My husband and I used to joke about an imaginary book series he would someday write. The cookbook would have three pages:
- Open the refrigerator.
- Take what you find.
- Fry it.
The budgeting book would be similar:
- Look in your pocket (or bank account).
- Take what you find.
- Spend it.
When we quipped about this to our financial advisor, he suggested the addition of a fourth page warning, "If your pocket or bank account is empty, stop spending." Following that piece of advice alone would put us ahead of the 80% of Americans who are strapped with consumer debt. In fact, as of November 2020, consumer debt in the United States was at $14.2 trillion. Even those of us not drowning in debt have a concerning lack of savings, with 66% of Americans living paycheck to paycheck as of March 2020.
The trends are not reversing with the next generation. In fact, a 2014 study indicated that young adults exhibit a dangerous lack of skill and savvy with money. Where 48% of baby boomers were able to answer four out of five questions correctly on a financial literacy quiz, only 24% of millennials could do the same. We're a lot like the blue and pink pegs in the board game Life, driving around the board with fortunes and misfortunes completely controlled by the spin of a wheel, rather than informed planning and decisions.
The lesson is, contrary to the axiom, our children don't learn from our mistakes. They learn from models of success and from solid, consistent instruction.
Recognizing this need, innovator Lorne Jenkins took the home economy game that his mother created for him and his sister growing up and turned it into a digital resource to teach financial literacy to the next generation. Jenkins created Mini Money Management as a simple way to establish and manage a classroom economy. It allows real-life financial choices and learning to be integrated across a student's entire school day in every content area. Management requires only about ten minutes a day and pre- and post-tests have indicated mastery of concepts without any direct instruction.
Both teachers and parents can use the platform to create a real-world economy in their homes and classrooms. Children as young as kindergarten can begin to understand how the multitude of money decisions made each day have consequences, both now and in the future.
"Kids can see how seemingly small life choices add up in both positive and negative ways," says Jenkins. "A first grader realizes that if they chose to buy rather than bring lunch for three days, they won't have enough money to go swimming. Through a low-stakes simulation a high school student comes to understand that owning a car requires insurance, maintenance and gas. We teach them how to either budget for that or make different choices."
While an ever-increasing number of states and districts offer, and even mandate, economics and personal finance courses as a graduation requirement, experts recognize that instruction needs to start even earlier than high school. Mini Money Management's classroom economy can be implemented for students from primary through middle school grades, laying a foundation for the more sophisticated, targeted learning in high school.
Jenkins and his team have recently released additional course offerings and financial simulations for these upper grades, with college courses on the horizon. Mini Money team members deliver the courses digitally, requiring four fifty to sixty minute class sessions, scheduled consecutively, weekly, or in whatever way works with the school's schedule. The team works most often in economic, business, or personal finance classes, but the content connects well with math, social studies, career development, and advisement courses. It can even be offered as an extracurricular through a club, Student Wellness Services, NHS, or college prep.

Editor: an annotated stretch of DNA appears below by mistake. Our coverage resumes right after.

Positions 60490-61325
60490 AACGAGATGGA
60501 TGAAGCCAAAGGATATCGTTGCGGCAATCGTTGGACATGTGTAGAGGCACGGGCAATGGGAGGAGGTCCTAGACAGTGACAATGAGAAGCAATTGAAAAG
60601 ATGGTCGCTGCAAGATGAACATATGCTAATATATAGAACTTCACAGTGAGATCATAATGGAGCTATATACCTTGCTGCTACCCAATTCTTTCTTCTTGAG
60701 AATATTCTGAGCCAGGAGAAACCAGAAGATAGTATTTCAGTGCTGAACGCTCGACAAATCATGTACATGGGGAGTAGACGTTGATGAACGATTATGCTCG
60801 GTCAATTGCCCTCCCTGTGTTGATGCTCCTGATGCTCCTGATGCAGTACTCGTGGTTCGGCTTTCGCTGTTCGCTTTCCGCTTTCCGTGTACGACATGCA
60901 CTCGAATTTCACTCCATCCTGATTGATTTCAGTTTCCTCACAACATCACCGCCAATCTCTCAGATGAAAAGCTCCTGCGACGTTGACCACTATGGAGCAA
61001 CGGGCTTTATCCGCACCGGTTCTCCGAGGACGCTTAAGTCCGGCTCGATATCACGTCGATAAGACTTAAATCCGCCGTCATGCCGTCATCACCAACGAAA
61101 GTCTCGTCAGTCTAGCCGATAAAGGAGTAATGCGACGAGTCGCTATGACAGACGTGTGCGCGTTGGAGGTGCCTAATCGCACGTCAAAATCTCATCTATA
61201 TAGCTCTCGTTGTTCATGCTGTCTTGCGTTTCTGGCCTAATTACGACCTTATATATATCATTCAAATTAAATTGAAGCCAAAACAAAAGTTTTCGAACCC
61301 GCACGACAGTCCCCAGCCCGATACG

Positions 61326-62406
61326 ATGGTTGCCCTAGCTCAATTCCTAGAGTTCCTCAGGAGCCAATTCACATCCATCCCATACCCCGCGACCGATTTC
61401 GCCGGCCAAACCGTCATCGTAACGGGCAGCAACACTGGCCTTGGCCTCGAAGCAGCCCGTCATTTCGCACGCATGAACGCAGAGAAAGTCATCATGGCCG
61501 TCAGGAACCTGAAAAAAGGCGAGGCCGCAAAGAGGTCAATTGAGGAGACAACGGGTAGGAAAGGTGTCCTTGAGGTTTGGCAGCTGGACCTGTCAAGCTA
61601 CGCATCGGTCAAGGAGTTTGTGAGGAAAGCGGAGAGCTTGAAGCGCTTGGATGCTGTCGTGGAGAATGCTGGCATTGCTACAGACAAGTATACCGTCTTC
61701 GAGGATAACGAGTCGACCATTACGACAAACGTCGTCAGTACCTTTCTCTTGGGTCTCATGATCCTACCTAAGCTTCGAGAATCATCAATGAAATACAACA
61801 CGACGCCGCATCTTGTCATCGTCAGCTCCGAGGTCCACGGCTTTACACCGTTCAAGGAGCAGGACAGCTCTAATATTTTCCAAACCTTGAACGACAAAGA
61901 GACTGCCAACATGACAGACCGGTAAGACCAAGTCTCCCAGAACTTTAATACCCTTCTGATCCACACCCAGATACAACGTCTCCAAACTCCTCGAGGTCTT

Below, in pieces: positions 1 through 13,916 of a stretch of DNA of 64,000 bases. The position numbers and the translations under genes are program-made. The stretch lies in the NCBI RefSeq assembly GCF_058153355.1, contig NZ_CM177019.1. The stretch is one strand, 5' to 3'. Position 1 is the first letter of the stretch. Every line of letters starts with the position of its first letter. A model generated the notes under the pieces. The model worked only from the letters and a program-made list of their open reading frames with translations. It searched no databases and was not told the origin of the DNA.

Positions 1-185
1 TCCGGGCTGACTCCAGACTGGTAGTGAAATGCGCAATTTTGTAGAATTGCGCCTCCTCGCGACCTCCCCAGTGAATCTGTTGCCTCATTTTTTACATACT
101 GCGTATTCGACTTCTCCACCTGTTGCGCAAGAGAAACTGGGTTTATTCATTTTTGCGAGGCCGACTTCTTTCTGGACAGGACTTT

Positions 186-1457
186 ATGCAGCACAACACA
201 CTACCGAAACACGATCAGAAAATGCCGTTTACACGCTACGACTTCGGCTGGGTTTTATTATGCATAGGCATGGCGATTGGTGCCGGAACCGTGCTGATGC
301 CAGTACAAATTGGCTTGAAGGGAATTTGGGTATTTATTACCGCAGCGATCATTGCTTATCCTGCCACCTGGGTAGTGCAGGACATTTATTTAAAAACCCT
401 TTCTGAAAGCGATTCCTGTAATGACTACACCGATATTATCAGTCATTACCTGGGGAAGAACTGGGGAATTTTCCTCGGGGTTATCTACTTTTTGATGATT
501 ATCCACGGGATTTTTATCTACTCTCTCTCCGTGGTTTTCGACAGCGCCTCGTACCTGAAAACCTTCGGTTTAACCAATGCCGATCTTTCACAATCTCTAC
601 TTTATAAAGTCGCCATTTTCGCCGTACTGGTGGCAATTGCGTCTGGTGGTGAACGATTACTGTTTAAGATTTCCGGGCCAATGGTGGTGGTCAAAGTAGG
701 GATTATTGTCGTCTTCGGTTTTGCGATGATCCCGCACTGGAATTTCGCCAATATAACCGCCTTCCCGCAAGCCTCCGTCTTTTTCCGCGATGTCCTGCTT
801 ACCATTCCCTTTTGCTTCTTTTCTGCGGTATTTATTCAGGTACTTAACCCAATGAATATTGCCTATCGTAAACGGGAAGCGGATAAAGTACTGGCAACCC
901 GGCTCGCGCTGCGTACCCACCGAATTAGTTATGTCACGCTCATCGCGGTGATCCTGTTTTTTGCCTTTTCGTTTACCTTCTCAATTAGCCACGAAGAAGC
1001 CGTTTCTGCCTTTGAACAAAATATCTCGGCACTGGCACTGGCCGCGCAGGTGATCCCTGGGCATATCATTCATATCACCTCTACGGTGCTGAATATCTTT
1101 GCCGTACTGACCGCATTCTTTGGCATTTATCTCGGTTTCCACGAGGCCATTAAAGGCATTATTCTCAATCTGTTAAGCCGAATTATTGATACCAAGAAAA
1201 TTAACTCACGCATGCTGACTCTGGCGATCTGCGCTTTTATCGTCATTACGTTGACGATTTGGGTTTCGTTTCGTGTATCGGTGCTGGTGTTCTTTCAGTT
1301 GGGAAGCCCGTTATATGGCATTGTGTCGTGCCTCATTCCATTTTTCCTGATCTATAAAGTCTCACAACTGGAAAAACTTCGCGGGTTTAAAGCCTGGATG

Money 101 includes an overview of the history of money and the current financial landscape of debt and inequity, followed by simulations for budgeting, spending scenarios, and investing. Students use the GAP budgeting tool (Goals and habits, Awareness, Personal enjoyment), an emotional money quiz, and other gamified learning to take their understanding far beyond just the math.
"We walk kids through a holistic approach to talk about their emotions towards money," says Jenkins. "We help them align their money goals with their values and purpose. We want them to understand that doing something you love often leads to a happier life even if you make less money. We talk about adjusting your lifestyle to avoid the golden handcuffs."
The use of simulations promotes critical and evaluative thinking. Ambiguous and open-ended scenarios encourage students to contemplate and consider the implications of choices, and because the situation feels real, learner engagement stays high. Just like we wouldn't set students loose in a car without first providing low stakes, safe simulation, and driving practice, we can't set them loose financially without the chance to learn and make mistakes that won't bring long-term consequences and insurmountable debt.
The urgency for these skills increases as we realize that the majority of kids aren't learning about money at home. A 2017 T. Rowe Price Survey noted that 69% of parents are reluctant to talk to their kids about money, partly due to their own lack of knowledge and budgeting skills. Mini Money Management gives families a structured way to all learn together.
For teachers, the classroom economy platform is free, and the high school courses are priced per student. Scholarships and discounts are available. Jenkins emphasizes, "We don't ever want a lack of money to be the reason we're not teaching kids about financial literacy!"
Connect to Mini Money Management to set up your classroom economy (K-8), or schedule the Money 101 courses (6-12) for your classroom or school.